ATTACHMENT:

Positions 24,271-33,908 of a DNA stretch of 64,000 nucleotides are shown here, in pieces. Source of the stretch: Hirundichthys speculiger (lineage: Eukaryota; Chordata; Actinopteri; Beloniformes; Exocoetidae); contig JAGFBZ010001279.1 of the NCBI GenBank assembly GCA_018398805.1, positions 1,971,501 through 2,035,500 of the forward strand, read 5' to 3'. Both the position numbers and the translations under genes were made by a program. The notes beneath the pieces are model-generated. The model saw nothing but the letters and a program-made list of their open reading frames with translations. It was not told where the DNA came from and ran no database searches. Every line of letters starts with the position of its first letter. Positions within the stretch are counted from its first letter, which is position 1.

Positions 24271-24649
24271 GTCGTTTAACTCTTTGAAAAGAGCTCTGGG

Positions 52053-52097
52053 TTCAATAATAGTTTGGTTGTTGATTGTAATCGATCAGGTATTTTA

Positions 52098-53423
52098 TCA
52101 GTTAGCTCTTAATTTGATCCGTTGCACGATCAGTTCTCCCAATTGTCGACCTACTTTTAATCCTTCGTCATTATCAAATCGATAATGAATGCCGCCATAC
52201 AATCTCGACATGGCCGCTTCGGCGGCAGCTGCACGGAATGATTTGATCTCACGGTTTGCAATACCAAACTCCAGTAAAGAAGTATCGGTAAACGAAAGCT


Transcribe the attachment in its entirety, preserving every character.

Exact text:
Positions 24,271-33,908 of a DNA stretch of 64,000 nucleotides are shown here, in pieces. Source of the stretch: Hirundichthys speculiger (lineage: Eukaryota; Chordata; Actinopteri; Beloniformes; Exocoetidae); contig JAGFBZ010001279.1 of the NCBI GenBank assembly GCA_018398805.1, positions 1,971,501 through 2,035,500 of the forward strand, read 5' to 3'. Both the position numbers and the translations under genes were made by a program. The notes beneath the pieces are model-generated. The model saw nothing but the letters and a program-made list of their open reading frames with translations. It was not told where the DNA came from and ran no database searches. Every line of letters starts with the position of its first letter. Positions within the stretch are counted from its first letter, which is position 1.

Positions 24271-24649
24271 GTCGTTTAACTCTTTGAAAAGAGCTCTGGG

Positions 52053-52097
52053 TTCAATAATAGTTTGGTTGTTGATTGTAATCGATCAGGTATTTTA

Positions 52098-53423
52098 TCA
52101 GTTAGCTCTTAATTTGATCCGTTGCACGATCAGTTCTCCCAATTGTCGACCTACTTTTAATCCTTCGTCATTATCAAATCGATAATGAATGCCGCCATAC
52201 AATCTCGACATGGCCGCTTCGGCGGCAGCTGCACGGAATGATTTGATCTCACGGTTTGCAATACCAAACTCCAGTAAAGAAGTATCGGTAAACGAAAGCT